Allow a couple of hours to satisfy your curiosity in the largest historic centre in Switzerland. The Vielle Ville twists around the hill capped by the cathedral and was once enveloped by defensive walls.
Getting around on these steep cobblestone streets and stairways is tiring but worthwhile: The old centre is densely packed with intriguing little corners, fountains, terraces with lookouts, as well as places of real historic value. The 18th-century polymath Jean-Jacques Rousseau was born here, while Bourg-de-Four has a row of evocative historic houses on a friendly square where cattle markets traded in medieval times.
West of the centre of Geneva, in the suburb of Meyrin, you’ll come to the headquarters for the European Organization for Nuclear Research. Needless to say, this is where historic scientific experiments are being conducted at the world’s largest particle physics laboratory.
The visitor centre offers tours of parts of the facility explaining the mind-bending science in more digestible terms. There are also two museum exhibitions about the facility and its research. One explains the current practical applications of CERN’s work, in the field of medical imaging for instance. And the other goes into detail on the particle accelerator and the hunt for the Higgs boson.
Patek Philippe Museum
An early 20th-century factory is the stage for a museum delving into five centuries of watchmaking. The star is the amazing exhibition of musical automata, watches and portrait miniatures from the 1500s to the 1900s, mostly assembled in Geneva and Switzerland.
But you can also track the origins of Patek Philippe, set up in 1845 by a partnership between the watchmakers Antoni Patek from Poland and Frenchman Adrien Philippe. On the ground floor are reconstructions of workbenches with all of the instruments needed to make a timepiece, and you can even see a watch-maker on the job in a workshop.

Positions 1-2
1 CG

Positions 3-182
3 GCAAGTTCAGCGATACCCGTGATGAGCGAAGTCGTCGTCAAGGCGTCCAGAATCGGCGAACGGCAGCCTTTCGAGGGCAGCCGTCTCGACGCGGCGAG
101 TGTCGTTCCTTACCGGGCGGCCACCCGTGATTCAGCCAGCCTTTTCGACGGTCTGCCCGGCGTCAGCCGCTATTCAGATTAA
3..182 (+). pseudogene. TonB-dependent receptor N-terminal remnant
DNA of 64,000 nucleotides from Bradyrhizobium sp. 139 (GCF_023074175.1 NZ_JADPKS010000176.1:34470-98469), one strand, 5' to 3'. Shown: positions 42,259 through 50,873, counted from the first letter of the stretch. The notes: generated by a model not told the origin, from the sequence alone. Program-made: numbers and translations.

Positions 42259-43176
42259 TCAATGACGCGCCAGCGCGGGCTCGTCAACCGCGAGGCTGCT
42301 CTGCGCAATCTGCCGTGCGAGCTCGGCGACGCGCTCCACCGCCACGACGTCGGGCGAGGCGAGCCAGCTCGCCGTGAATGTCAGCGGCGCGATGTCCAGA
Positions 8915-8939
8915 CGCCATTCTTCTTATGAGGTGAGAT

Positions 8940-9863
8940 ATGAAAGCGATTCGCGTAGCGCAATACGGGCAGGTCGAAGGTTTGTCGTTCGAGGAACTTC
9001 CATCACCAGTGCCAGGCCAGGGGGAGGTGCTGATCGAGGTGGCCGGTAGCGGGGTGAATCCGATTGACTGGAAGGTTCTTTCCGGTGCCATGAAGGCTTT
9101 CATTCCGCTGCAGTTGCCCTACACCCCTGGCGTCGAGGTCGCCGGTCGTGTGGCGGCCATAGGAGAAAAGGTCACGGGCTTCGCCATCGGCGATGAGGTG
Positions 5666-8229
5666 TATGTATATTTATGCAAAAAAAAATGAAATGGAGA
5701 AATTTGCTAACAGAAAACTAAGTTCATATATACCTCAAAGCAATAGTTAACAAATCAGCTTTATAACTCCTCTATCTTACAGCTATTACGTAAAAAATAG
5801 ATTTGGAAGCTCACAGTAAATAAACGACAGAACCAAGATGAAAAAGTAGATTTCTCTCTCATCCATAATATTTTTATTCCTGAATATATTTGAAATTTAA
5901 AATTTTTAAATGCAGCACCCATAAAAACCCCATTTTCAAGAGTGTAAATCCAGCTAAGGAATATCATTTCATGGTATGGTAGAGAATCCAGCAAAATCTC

Palais Des Nations
After New York, Geneva has the second most important United Nations office. The Palais des Nations dates to the 1930s and was the headquarters for the League of Nations, the UN’s predecessor.
The complex is in constant use, hosting thousands of intergovernmental meetings each year, but is open for hour-long guided tours in 15 different languages. Your level of access is contingent on the meeting schedule, but typically will involve the Human Rights and Alliance of Civilizations Room, the immense Assembly Hall, the Salle des Pas Perdus and the Council Chamber, where epoch-making negotiations have taken place between nations.
Art And History Museum
At Les Tranchées in the centre of the city, this attraction has vast exhibitions of fine arts, applied arts and archaeology. The museum’s forte is Swiss and Genevan art, and you can immerse yourself in the work of the portraitist Jean-Étienne Liotard or caricaturist Rodolphe Töpffe.
The work that must not be missed is the 15th-century Miraculous Draft of Fishes by Konrad Witz. This was on an altarpiece at St Pierre Cathedral and is credited as being the first ever faithful depiction of a landscape in European art. Byzantine icons, textiles, silverware and musical instruments are in the applied arts section, while the archaeology collection stands out for its 3,000-year-old Egyptian mummy.